New brain imaging research has shown how different brain networks contribute to distinct sub-symptoms of schizophrenia — distinctions that are not recognizable from behavioral observations alone.
Study authors said the findings also support the emerging theory that schizophrenia is not a single disease but a complex assortment of neural circuit problems.
“For a long time, we’ve thought of brain imaging studies as mainly a way to corroborate or confirm aspects of brain function and pathology that we had already identified from studying a patient’s behavior,” said senior author Aysenil Belger, Ph.D., professor of psychiatry and psychology at the University of North Carolina School of Medicine.
“This approach, where we use brain imaging to dissect the specific neural pathways of complex syndromes, is very novel and important. The imaging can help us distinguish between the different brain networks that contribute to distinct sub-symptoms.”
Schizophrenia is a severe mental disorder affecting about one in 100 people. Historically, schizophrenia has been very difficult to diagnose and treat, in large part because it manifests differently in different people.
Belger and recent UNC graduate student Joseph Shaffer, Ph.D., created a map that shows how specific schizophrenia symptoms are linked to distinct brain circuits. They compared brain scans from more than 100 people with schizophrenia against brain scans from people with no psychiatric diagnoses.
The scans were acquired as part of a large multi-site national collaborative research project, the Biomedical Informatics Research Network. Researchers imaged participants during a non-invasive test in which subjects were asked to listen to simple tones and detect changes in pitch.
The analysis revealed that people with schizophrenia showed markedly less brain activity during detection of the tonal changes as compared to the control group, a difference that became more apparent as symptoms worsened.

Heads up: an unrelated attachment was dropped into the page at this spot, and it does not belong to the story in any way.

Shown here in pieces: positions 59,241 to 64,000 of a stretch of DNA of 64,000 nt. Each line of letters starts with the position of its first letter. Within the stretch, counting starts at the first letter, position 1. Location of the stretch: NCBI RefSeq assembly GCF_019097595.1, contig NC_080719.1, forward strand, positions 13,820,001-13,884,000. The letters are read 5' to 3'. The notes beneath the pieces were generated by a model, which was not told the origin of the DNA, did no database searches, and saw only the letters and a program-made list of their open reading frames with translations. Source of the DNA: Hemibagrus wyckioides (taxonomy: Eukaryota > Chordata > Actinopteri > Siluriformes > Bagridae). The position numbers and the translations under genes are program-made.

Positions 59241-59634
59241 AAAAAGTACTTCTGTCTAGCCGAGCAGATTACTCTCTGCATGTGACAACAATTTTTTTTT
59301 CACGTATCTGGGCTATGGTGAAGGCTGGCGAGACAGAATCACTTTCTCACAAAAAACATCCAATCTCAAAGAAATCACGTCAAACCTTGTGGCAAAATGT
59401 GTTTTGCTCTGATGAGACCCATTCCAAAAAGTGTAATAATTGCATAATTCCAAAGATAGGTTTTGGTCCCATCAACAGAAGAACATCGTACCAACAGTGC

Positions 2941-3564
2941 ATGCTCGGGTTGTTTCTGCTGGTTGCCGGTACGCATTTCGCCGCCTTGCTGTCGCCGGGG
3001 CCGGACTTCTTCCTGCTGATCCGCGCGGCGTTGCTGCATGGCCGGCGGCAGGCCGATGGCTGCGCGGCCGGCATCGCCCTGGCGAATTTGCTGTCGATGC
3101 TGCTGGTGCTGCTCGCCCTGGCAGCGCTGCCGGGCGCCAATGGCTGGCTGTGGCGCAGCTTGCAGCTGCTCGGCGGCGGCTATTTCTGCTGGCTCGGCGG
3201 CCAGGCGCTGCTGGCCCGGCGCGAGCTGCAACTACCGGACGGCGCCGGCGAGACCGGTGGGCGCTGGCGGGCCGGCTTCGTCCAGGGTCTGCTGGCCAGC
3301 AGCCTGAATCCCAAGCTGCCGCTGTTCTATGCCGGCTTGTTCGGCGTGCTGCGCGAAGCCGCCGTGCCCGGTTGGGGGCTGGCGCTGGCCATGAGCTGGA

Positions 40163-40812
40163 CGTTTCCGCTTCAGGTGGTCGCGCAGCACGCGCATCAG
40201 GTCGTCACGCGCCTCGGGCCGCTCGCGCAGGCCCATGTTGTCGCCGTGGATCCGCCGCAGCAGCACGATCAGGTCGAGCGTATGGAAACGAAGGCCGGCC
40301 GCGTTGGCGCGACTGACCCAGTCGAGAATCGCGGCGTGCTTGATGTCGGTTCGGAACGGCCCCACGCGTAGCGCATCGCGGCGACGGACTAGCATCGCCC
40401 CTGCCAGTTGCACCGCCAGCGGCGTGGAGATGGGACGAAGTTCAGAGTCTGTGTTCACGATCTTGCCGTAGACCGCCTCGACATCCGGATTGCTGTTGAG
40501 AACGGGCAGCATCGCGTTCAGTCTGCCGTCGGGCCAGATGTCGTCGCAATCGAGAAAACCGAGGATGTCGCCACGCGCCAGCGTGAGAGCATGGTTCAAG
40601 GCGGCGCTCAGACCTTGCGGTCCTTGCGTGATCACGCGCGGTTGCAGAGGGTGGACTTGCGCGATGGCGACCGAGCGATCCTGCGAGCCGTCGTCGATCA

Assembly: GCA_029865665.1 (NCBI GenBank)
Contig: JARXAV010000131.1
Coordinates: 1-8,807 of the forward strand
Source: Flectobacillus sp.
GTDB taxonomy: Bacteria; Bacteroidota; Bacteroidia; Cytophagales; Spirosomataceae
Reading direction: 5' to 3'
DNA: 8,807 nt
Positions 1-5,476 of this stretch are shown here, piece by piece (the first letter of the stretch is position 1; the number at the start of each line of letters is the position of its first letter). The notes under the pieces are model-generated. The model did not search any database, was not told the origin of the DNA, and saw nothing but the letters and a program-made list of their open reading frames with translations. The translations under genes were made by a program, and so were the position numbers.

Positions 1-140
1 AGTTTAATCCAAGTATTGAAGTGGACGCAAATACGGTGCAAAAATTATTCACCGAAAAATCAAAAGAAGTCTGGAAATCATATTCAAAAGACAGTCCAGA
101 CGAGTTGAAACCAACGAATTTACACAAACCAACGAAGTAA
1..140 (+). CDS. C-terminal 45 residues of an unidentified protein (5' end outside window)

The study’s most novel and striking findings emerged when researchers analyzed patterns of brain activity in patients with different types of schizophrenia symptoms.
Investigators focused on schizophrenia’s so-called “negative” symptoms, such as problems with speech, blunted emotions, lack of motivation, and an inability to experience pleasure. (“Positive” symptoms include delusions, thought disorders, and hallucinations.)
Negative symptoms are the hardest to treat with available medications and can make it difficult to hold a job or form relationships. A close analysis of the brain scans revealed vastly different neural circuitry behind problems that seem similar on the surface.
Brain scans helped to distinguish areas of the brain responsible for specific symptoms. For example, while a clinician may find it difficult to determine whether a patient’s stilted conversational manner is rooted in a lack of emotional connection or problems forming words, brain scans made it clear that particular symptoms were more closely associated with disruption in the brain’s emotional processing areas.
Scans also provided objective evidence that other areas of the brain were more closely associated with language and motor control.
“We were surprised by the degree to which these circuits were connected with different sub-symptoms, and by what was, in some cases, almost a complete lack of circuit overlap between these different sub-symptoms,” said Belger. Parsing these complex symptoms could help inform new treatment approaches for schizophrenia and other disorders.
“Many of these sub-symptoms are seen in other neuropsychiatric disorders, as well. Therefore, finding the neurological pathway or developing a treatment for that specific symptom could help to address multiple disorders,” Belger said.
Also, the findings could help improve the tools available for early detection of risk for schizophrenia and psychosis, which are typically not diagnosed until late adolescence.
Source: University of North Carolina